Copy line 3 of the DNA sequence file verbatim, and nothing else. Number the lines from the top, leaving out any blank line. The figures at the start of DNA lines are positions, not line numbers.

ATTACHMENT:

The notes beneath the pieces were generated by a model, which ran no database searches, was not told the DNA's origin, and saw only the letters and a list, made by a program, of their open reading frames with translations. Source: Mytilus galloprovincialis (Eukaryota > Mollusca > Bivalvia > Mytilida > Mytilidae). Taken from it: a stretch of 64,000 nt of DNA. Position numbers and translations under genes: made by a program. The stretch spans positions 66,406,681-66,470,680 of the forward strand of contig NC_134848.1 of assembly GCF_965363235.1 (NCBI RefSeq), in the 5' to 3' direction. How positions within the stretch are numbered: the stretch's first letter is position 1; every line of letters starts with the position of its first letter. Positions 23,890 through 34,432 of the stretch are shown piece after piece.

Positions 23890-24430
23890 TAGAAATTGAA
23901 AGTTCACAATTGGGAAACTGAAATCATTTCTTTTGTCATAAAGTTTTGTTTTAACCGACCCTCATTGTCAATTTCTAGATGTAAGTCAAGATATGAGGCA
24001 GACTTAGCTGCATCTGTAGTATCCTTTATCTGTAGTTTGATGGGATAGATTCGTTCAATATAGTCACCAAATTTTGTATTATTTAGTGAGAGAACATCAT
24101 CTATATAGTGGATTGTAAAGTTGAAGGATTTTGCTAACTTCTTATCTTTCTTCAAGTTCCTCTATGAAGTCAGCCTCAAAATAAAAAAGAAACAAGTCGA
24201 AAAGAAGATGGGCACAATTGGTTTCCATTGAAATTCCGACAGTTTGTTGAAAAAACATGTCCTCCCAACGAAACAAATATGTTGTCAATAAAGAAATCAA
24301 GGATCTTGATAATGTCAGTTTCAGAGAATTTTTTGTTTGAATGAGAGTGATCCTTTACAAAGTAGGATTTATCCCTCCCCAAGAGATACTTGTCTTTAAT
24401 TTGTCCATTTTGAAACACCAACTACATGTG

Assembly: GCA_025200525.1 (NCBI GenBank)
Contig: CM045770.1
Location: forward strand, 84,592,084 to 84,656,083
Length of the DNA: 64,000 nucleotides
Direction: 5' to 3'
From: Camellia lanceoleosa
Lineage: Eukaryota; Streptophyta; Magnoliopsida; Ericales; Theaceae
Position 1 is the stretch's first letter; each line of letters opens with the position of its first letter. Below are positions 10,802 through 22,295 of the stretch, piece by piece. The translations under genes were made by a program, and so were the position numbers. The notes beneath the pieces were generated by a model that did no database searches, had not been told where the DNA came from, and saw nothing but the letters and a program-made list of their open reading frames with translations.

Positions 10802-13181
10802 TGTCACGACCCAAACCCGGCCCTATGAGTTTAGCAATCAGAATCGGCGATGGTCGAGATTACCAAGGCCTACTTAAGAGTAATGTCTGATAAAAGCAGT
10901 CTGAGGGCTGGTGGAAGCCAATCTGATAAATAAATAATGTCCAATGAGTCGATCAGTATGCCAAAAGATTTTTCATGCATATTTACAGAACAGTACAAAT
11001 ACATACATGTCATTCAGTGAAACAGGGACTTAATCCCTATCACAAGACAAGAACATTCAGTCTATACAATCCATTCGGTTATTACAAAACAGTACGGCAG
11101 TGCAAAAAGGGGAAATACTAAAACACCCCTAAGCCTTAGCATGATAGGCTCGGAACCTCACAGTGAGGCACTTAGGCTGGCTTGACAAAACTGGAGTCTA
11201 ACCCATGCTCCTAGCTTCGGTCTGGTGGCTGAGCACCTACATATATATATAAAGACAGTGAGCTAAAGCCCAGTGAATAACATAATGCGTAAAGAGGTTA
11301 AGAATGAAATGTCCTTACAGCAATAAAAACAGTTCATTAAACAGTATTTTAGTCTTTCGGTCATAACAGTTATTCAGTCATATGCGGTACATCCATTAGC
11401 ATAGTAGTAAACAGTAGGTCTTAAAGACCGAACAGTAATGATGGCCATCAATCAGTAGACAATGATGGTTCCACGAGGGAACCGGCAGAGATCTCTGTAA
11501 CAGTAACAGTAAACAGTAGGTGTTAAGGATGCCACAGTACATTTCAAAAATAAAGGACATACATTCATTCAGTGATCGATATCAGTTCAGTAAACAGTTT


23890 TAGAAATTGAA